2120 Prior Art‎ > ‎

2125

2125 Drawings as Prior Art

Aslanian

A predecessor to our reviewing court stated that a drawing in a utility patent can be cited against the claims of a utility patent application even though the feature shown in the drawing was unintended or unexplained in the specification of the reference patent. In re Aslanian, 590 F.2d 911, 914 (CCPA 1979) citing In re Meng, 492 F.2d 843, 847 (CCPA 1974) (the staggered cheese slices case); In re Seid, 161 F.2d 229, 231 (CCPA 1947); In re Wagner, 63 F.2d 987, 988 (CCPA 1933).

Hockerson

"[I]t is well established that patent drawings do not define the precise proportions of the elements and may not be relied on to show particular sizes if the specification is completely silent on the issue." Hockerson-Halbertstadt, Inc. v. Avia Group Int’l Inc., 222 F.3d 951, 956 (Fed. Cir. 2000) (holding that the drawings could not be relied upon to construe whether the term "central longitudinal groove" required that the width of the groove be less than the combined width of the fins).
 
“[P]atent drawings do not define the precise proportions of the elements and may not be relied on to show particular sizes if the specification is completely silent on the issue.” Hockerson-Halberstadt, Inc. v. Avia Group. Int'l, Inc., 222 F.3d 951, 956 (Fed. Cir. 2000) (in which the patent owner’s argument hinged on an inference drawn from certain figures about the quantitative relationship between the respective widths of the groove and fins);

Appellants concede that drawings can anticipate claims when they clearly show the structure that is claimed (citing MPEP § 2125 and In re Mraz, 455 F.2d 1069 (CCPA 1972)), but also correctly point out that drawings “cannot be relied upon for precise proportions or particular sizes of objects when the specification is silent on the matter,” citing Hockerson-Halberstadt, Inc. v. Avia Group Int'l, 222 F.3d 951, 956 (Fed. Cir. 2000).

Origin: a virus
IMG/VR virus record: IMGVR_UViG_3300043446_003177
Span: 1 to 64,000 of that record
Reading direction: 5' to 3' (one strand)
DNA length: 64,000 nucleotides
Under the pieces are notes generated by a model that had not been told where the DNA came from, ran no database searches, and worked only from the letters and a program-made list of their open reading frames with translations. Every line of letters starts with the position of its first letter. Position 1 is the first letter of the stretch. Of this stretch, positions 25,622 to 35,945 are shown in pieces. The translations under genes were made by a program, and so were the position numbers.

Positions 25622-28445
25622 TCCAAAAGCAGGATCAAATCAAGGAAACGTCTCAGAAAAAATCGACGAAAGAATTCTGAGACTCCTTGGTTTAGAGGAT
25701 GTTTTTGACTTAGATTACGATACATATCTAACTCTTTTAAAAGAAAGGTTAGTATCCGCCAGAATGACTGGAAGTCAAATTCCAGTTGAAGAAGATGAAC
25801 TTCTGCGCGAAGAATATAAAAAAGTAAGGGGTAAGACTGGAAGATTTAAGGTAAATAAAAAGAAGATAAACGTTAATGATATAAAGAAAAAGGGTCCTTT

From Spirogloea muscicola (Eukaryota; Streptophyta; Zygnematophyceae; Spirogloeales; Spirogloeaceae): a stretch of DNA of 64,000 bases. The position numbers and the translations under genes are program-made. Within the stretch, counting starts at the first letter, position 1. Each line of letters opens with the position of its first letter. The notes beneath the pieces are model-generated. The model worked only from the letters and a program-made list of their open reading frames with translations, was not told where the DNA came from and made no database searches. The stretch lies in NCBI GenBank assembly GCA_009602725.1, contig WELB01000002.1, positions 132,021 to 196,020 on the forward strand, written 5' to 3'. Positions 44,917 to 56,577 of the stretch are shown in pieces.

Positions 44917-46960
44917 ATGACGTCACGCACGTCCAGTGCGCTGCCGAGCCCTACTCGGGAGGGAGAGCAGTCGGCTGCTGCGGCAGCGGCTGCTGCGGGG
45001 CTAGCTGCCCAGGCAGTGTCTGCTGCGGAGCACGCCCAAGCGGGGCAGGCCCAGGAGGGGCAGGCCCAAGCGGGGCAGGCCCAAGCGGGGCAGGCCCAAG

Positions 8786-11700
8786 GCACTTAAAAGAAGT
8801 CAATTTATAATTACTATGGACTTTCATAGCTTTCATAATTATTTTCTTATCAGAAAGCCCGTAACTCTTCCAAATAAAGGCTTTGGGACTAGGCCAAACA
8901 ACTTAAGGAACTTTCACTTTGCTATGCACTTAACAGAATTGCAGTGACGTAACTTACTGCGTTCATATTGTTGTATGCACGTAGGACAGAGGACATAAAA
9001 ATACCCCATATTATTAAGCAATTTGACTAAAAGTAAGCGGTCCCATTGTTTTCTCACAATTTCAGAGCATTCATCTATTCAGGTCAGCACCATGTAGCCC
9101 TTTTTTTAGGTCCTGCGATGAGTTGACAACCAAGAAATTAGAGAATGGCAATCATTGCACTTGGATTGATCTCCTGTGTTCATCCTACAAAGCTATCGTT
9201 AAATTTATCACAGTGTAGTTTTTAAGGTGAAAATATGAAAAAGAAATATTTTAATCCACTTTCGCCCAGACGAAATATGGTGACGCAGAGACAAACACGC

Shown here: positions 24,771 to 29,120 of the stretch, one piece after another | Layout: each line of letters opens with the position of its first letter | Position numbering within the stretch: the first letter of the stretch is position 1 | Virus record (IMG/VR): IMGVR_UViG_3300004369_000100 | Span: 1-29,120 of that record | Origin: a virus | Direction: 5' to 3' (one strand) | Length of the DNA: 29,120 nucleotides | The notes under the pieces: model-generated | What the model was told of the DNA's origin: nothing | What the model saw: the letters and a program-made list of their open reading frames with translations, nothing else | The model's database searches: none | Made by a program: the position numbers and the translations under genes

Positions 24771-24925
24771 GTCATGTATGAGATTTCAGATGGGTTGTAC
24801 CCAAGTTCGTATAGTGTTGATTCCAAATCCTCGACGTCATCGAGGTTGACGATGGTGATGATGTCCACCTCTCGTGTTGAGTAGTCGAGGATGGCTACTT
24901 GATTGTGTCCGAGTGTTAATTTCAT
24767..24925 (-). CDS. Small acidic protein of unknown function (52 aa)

Mraz

The drawing has to show the subject matter with great particularity when the subject matter is unexplained in order for the drawing to be dispositive in finding the subject matter lying within a claim to be old. In re Mraz, 455 F.2d 1069, 1072 (CCPA 1972).
 
While patent drawings alone may be used to reject claims, the value of the drawing sin that context extends only to what is clearly shown therein. See In re Mraz, 455 F.2d 1069, 1072 (CCPA 1972).
 
WRIGHT
 
see also In re Wright, 569 F.2d 1124, 1127 (CCPA 1977) (“Absent any written description in the specification of quantitative values, arguments based on measurement of a drawing are of little value.”).

Subpages (1): not in mpep
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